English 573: Scientific Americans: Theories of Science in American Literature, 1880-1940.
This seminar explores the ways in which American authors from 1880-1940 incorporated the scientific theories of their times into novels, short stories, and nonfiction journalism. In a post-bellum, post-Darwinian, industrialized, and diverse nation increasingly bent on fulfilling its imperial aspirations and its dreams of global prominence, Americans sought to ground their sense of the country’s exceptional destiny less in John Winthrop’s religious and political vision of a “city upon a hill” than in the positivistic promises of scientific empiricism. Because it fit well with contemporary beliefs about the independent spirit, practical nature, and inventiveness of Americans, the paradigm of applied science promised to provide solutions both for real problems that could be solved, such as the contamination in packing plants exposed in Upton Sinclair’s The Jungle, and for socially constructed problems that reflected the anxieties of the time, as in novels promoting so-called “racial science,” eugenics, and theories of criminality and degeneration. To read these works today is to see theories lacking a valid empirical basis, such as those of racial hierarchies, juxtaposed with scientifically verifiable theories: for example, Pudd’nhead Wilson treats palmistry and the then-new science of fingerprinting as equally valid predictors of identity.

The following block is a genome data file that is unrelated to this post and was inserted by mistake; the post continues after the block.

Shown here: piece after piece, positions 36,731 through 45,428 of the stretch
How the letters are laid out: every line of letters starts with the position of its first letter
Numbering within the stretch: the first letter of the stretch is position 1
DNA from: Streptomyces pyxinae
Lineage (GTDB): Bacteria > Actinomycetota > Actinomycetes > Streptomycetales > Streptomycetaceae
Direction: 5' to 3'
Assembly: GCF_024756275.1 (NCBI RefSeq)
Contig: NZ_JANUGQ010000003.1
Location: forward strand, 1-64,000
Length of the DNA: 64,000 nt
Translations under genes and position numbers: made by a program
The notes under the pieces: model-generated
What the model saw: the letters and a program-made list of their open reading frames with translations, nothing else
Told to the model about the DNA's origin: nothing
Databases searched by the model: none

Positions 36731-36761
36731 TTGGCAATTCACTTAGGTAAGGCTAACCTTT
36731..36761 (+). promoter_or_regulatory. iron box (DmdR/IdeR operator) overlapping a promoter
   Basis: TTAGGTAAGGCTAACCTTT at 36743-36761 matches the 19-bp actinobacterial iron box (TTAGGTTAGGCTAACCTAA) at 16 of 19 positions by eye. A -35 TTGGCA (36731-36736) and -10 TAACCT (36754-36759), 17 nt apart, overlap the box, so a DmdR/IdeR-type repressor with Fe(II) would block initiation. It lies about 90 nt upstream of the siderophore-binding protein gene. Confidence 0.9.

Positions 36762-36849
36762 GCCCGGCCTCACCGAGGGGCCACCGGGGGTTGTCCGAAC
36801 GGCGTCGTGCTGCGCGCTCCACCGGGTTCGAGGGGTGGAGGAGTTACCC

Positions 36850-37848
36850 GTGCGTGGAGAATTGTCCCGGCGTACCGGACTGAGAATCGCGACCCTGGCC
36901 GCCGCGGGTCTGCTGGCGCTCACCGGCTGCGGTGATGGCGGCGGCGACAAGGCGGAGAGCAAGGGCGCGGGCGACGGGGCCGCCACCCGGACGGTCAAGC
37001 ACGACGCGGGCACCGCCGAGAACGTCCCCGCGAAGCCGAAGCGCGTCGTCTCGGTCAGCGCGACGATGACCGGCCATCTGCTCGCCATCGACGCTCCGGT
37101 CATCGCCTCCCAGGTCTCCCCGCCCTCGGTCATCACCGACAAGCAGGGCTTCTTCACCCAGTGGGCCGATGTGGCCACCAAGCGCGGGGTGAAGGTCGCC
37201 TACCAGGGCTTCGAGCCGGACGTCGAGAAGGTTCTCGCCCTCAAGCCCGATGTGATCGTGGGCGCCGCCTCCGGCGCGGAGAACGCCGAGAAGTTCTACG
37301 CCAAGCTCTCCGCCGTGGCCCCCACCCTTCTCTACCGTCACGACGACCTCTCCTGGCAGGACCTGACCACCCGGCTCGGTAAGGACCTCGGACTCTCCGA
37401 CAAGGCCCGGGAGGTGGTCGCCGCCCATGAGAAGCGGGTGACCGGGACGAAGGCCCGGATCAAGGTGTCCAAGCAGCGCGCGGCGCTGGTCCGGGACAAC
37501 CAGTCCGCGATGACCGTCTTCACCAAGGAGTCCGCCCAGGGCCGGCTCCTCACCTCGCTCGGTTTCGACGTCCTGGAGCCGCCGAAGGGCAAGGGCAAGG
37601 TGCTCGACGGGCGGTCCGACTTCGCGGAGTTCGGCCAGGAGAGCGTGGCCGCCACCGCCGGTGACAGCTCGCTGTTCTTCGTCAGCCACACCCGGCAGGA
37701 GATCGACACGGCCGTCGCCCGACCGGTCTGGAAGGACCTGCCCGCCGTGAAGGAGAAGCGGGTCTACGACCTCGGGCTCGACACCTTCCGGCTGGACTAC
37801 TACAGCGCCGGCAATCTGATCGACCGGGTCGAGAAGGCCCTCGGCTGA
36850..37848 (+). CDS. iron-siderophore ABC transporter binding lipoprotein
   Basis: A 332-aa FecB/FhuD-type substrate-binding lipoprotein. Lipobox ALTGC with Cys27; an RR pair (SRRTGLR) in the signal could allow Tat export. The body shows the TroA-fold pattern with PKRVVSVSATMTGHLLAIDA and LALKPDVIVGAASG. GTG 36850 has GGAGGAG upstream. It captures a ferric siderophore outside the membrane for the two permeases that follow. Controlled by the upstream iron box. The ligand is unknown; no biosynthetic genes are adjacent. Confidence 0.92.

In this seminar, we will read primary texts in the framework of the scientific discourses that produced them. The course is divided into five areas in which theories of science, including those of emerging social sciences such as anthropology, sociology, and psychology, informed fiction: (1) Medicine, Sexuality, Psychology, and Health; (2) Race, Ethnicity, and Identity; (3) Technology and Communication; (4) Evolution, Eugenics, Criminality, and Addiction; and (5) Social Experiments: Utopian Freedom and Industrial Regimentation.
In addition to Sinclair and Twain, the tentative list of readings includes primary texts by Charlotte Perkins Gilman, Oliver Wendell Holmes, F. Scott Fitzgerald, Henry James, Harold Frederic, Jack London, W. E. B. DuBois, Edith Wharton, Angelina Weld Grimké, Theodore Dreiser, and W. D. Howells. Theoretical and critical texts will include work by Laura Dassow Walls, Priscilla Wald, Laura Otis, Jane Thrailkill, Lisa Gitelman, Susan Mizruchi, Cynthia Davis, and Brad Evans, among others. We will also read student-selected texts from periodicals of the era that will help to place the fictional presentations of science in perspective.
Assignments are all geared toward eventual presentation or publication, and they will probably include the following: an oral presentation; minor presentations of critical material; a conference-length paper; an article-length paper (that may be on the same subject); a conference abstract based on the longer paper; and, for our “in-class conference” at the end, an oral response to another person’s paper.